Ruth Edward is a pupil of Government Science Secondary School (GSSS) in Uba Hong Local Government, Adamawa State. She joined the school in 2019 in hopes of earning an education so that one day she can achieve her lifelong dream of becoming a doctor.
Established in 1991, GSSS Uba has been providing quality education to students within Adamawa State, but like most schools in north-east Nigeria, it was destroyed by the decade long conflict that has impacted the region. Students have been forced out of school for months, leaving many without access to education, causing devastating impact on the Uba Hong community.
As peace has slowly started to return to the town, usual activities have begun to increase and GSSS Uba was able to open its doors to students once again. Although it was students and teachers were eager to reopen, the massive destruction from the conflict left conditions that were not conducive for a safe and supportive learning environment.
Ruth was excited to return to school to start pursuing her dream, but the conditions made it difficult for both her and GSSS Uba classmates. She reflected:
“When we returned to school, we had no choice but to continue learning under unpleasant conditions” she said. “During the rainy season we would be forced to find shelter elsewhere due to the depilated roofs, the classrooms were congested, toilets were unhealthy for use, and students fell ill all the time”.
Despite these conditions, the students and teachers did not lose hope. Mr. Yusuf Sharibu, the principal of the school, shared that despite the challenges, the GSSS Uba community remained resilient:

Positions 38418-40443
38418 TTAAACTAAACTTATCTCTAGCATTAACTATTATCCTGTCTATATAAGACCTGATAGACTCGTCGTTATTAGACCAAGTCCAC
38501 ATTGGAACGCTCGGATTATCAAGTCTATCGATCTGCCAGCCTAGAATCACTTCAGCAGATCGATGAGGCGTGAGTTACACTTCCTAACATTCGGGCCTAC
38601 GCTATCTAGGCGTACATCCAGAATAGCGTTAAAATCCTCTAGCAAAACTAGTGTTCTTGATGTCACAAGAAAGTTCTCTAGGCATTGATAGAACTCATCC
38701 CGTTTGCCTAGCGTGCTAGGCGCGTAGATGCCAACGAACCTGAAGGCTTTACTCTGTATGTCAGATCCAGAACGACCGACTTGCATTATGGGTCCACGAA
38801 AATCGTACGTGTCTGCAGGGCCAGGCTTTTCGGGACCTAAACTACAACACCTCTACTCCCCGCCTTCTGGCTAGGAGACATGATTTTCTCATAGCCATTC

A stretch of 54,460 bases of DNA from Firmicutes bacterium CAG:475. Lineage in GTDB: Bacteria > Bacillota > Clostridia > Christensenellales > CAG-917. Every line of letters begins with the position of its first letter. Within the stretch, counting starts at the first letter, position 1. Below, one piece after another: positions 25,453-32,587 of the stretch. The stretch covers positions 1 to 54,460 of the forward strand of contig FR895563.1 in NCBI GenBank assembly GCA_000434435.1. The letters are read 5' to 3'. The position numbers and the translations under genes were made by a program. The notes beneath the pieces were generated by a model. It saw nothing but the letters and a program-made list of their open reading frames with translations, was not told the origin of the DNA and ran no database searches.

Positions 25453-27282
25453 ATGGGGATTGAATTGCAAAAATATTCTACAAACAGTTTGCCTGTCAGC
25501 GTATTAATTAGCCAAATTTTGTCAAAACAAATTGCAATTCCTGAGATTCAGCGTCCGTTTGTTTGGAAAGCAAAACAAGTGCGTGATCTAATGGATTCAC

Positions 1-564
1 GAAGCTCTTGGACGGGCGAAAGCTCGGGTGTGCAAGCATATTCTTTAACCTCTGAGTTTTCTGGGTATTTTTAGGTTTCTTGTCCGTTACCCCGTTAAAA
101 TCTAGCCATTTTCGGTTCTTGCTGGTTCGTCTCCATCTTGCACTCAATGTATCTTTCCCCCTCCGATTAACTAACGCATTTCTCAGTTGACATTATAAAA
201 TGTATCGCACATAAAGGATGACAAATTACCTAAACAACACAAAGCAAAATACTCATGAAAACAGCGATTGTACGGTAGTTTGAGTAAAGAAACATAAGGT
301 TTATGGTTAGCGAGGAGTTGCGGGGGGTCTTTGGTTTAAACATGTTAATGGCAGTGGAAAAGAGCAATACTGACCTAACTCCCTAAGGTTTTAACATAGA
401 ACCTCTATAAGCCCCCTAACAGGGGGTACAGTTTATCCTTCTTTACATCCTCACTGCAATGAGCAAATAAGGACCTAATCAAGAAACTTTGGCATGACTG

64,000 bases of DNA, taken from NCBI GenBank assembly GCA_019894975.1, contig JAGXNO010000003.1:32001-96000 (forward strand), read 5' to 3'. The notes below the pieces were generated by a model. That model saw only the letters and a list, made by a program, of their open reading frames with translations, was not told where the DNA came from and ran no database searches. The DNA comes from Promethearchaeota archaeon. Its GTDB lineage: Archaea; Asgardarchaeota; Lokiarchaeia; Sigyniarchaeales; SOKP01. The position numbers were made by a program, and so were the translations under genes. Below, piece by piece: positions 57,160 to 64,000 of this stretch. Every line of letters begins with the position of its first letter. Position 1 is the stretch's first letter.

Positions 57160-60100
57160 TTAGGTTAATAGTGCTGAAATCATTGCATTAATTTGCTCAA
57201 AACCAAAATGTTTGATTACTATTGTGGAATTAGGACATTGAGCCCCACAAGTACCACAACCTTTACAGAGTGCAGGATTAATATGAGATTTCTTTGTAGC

“The destruction of the school was a hard blow to our education system. Despite these immense challenges, we strived to continue learning and working in the destroyed infrastructure. The students and teachers were uncomfortable, but we had no choice than to continue these critical learning activities”, he said
Aligned with its goal to improve access to quality education in an environment which promotes effective learning outcomes, especially in conflict affected communities, the United Nations Development Programme (UNDP) with support from the Government of Japan successfully completed the renovation of GSSS Uba. The renovation of GSSS Uba means more than fixing infrastructure – it means the delivery of inclusive and quality education while helping to promote sustainable learning opportunities for all.
Included in the improvement to the school was the rehabilitation of the existing classrooms, library, dormitories, administration block buildings and the provision of a new solar powered water borehole. All renovated buildings were fully furnished and provided with solar power to further enhance the capacities of both the students and teachers.
“Everyone is happy with the renovation; the performance of both the students and teachers have improved greatly” said Mr. Sharibu. “We now have so many students enrolling - about 800 students, 30 teachers and counting!”
The rehabilitation of the school has helped to improve student’s health and safety as well as allowed them more time to focus on their studies.
“My classmates and I now feel more secure when going to school. I no longer have to miss class because of regular health issues, I have more time to spend learning because the facilities work, and my classmates and I are now able to focus on our studies more because we feel safer” Ruth shared.
The government of Japan and UNDP have been partnering together to support the recovery of conflict affected communities in north-east Nigeria by restoring and providing access to quality public services such as education, health, water and sanitation to enable their transition to sustainable living and peace.
“The path to becoming a doctor will be challenging, but it seems more realistic now,” said Ruth. “I want to be an example for other girls in my community to show them that they too can succeed at anything they want”.